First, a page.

Did you know that the right glass can change your whole drinking experience? Here are the top seven glasses to choose from
The shape and texture of glass are often fundamental to the sensory experience of a drink. And it’s not entirely because of aesthetics. A good whisky will disappoint when had in the wrong glass whereas even a ho-hum bourbon can come bursting to life all because of the glass it is served in.
So, what are the best whisky glasses to buy? “Whisky tasting is a sensory experience that utilizes our sense of sight, smell, and taste. The best whisky glasses are the ones that have enough room for the whisky to move around and breathe. Master distillers and experts in the whisky industry prefer tulip-shaped glasses with tapered necks which allow a concentrated delivery of aromas to the nose through a narrow rim. A wider bowl and narrower rim impact the intensity of aromas. An ideal glass should enhance desirable aromas and suppress the undesirable ones. So here are the top seven glasses to elevate your whisky drinking experience.
This is the standard tasting glass used at most distilleries and not without reason. “It’s the most ubiquitous glassware associated with whisky and whisky tasting and can be found at almost every distillery in the world. This robust glass with a short and thick base makes it easy to swirl and then nose the whisky. The bulbous shape of the glass directs the aromas towards its narrow rim. The Glencairn is a must for every whisky geek,” adds Sharma.
Also known as the old-fashioned glass or the tumbler, this is the most commonly spotted whisky glass in bars. This robust glass with a nice grip is the most macho of all whisky glasses.. If you prefer your whisky on the rocks or with a dash of water this is the ideal glass for you. The plain design of the glass lets simple drinks speak for themselves. Use it for neat pours of whisky, or as a perfect vessel for whisky cocktails.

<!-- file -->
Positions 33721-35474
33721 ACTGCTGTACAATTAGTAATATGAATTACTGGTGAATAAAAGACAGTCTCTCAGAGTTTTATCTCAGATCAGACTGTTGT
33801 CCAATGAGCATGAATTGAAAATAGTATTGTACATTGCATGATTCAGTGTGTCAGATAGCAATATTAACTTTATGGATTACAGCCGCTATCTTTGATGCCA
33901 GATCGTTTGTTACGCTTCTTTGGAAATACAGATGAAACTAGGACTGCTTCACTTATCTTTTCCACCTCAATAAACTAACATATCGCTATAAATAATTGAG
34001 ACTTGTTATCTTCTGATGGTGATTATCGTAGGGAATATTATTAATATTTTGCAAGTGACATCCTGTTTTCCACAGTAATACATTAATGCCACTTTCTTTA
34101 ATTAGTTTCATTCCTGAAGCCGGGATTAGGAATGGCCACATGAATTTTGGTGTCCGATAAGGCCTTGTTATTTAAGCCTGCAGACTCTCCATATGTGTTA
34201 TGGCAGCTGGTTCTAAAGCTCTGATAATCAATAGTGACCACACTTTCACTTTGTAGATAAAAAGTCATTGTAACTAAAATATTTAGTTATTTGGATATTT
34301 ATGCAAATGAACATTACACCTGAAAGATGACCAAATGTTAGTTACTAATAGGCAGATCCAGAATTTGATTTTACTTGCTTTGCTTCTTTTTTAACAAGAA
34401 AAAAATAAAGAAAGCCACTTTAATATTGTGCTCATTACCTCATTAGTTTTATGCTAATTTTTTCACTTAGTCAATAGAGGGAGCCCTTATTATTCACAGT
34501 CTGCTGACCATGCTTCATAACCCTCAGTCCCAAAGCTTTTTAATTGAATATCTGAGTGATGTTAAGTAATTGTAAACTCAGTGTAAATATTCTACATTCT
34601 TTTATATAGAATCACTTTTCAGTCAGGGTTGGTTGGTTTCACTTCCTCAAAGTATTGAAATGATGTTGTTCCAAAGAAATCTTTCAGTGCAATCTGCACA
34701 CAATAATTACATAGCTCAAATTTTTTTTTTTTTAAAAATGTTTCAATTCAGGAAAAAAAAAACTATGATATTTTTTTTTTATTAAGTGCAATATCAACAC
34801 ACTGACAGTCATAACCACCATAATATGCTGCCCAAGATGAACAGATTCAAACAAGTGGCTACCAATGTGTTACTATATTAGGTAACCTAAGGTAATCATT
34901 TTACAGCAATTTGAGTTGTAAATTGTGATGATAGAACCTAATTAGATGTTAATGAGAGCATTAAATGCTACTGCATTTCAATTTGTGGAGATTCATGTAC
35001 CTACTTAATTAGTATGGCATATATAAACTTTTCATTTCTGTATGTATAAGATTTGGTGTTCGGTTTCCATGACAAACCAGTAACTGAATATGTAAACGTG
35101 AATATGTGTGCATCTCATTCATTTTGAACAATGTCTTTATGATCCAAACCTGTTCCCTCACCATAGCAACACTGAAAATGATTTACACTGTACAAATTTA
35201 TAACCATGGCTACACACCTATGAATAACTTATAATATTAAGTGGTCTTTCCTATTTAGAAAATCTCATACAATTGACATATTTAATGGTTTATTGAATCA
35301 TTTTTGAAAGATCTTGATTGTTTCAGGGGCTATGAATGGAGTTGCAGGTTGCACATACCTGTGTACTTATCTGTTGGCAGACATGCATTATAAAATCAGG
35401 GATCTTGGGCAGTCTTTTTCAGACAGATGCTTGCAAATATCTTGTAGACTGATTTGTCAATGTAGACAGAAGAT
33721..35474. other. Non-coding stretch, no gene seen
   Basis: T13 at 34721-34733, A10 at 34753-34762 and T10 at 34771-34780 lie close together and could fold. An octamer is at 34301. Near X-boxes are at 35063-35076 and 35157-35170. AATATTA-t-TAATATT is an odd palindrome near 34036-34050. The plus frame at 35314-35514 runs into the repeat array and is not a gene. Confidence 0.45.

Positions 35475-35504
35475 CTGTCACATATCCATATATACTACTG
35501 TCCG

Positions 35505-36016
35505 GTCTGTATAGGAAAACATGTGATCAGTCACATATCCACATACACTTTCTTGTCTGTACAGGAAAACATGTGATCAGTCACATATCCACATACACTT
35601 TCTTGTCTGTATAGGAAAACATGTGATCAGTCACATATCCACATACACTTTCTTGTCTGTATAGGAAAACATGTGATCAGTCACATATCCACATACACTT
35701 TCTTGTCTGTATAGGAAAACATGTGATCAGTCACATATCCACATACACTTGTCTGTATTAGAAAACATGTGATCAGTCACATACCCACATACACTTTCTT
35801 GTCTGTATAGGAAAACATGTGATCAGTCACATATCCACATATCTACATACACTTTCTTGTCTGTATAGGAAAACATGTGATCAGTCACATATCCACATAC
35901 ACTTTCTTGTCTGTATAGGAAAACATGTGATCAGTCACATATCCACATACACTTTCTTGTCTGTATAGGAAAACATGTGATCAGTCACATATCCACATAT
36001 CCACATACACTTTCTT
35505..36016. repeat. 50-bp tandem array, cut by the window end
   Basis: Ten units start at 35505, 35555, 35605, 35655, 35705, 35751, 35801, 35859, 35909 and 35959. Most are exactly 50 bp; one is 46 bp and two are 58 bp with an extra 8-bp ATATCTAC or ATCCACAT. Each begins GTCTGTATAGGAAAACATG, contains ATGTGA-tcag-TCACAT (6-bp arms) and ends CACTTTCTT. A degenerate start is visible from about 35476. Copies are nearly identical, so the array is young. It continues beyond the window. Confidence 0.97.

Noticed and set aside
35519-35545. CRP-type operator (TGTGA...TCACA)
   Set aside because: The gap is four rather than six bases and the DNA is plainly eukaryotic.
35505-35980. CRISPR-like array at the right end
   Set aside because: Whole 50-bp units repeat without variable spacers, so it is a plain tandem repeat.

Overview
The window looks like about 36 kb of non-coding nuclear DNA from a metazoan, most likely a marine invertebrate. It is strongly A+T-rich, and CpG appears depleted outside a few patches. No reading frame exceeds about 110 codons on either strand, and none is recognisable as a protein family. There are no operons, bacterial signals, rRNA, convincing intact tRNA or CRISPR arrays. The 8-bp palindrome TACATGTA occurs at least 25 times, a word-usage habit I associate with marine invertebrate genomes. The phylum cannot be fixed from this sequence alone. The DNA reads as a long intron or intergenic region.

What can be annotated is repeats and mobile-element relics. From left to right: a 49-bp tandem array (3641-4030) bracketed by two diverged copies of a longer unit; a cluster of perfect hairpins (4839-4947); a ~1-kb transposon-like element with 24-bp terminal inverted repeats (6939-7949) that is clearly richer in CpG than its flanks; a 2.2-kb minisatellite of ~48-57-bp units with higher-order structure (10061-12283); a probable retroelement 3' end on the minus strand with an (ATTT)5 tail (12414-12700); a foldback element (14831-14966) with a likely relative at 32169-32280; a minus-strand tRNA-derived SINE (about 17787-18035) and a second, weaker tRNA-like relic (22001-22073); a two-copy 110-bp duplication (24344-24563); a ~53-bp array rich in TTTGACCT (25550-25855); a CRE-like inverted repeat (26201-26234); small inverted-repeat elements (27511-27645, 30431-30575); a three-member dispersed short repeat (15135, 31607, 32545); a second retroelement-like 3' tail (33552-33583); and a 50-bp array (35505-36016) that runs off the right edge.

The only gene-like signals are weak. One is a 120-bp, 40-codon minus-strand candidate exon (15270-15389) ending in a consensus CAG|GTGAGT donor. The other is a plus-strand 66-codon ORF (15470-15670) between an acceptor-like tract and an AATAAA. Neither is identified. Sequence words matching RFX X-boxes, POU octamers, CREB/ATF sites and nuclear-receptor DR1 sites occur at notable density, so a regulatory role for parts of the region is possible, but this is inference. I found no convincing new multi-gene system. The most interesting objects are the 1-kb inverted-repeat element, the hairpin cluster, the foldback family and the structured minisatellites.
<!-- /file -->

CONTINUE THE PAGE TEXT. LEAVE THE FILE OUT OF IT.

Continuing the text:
For those who wish to appreciate the true nuances and depths of single malt whisky, the Tulip glass, or the ‘Copita’ is the vessel of choice. “These were originally used in the sherry industry in Spain and are now popular with master distillers and blenders in the whisky industry. It is wide in the middle and tapers towards the rim allowing for a concentrated delivery of aromas. The Copita unlike the Glencairn glass, has a slightly longer stem which keeps the hand from warming the liquid.
These are also known as balloons or cognac glasses. “This short, stemmed glass with a wide bottom and the narrow top is great for those seasoned whisky drinkers who love to slowly savor their drink. The narrow mouth that directs the aroma to the top makes it a connoisseur’s delight.
This stunning blown glass vessel is made with true sippers in mind. The double-walled construction is designed to capture the whisky’s complex flavours and aromas and deliver them to the senses. The outer tumbler allows for easy grasping and drinking, while preventing the whisky from absorbing warmth from your hand.
The taller brother of the tumbler, the Highball gets its name from one of the most revered but simple whisky cocktails in the world: the scotch and soda. “The thick base helps keep the tall glass balanced and prevent spills. with higher proportions of non-alcoholic mixers.
A new kid on the block The NEAT glass (standing for Naturally Engineered Aroma Technology) is a scientifically designed nosing and tasting glass with a wide tip and base. This glass supposedly eliminates nose burn and numbing, which helps bring out the more subtle aromas. It’s an excellent nosing glass, though drinking from it may take a bit of getting used to because of its unusual shape.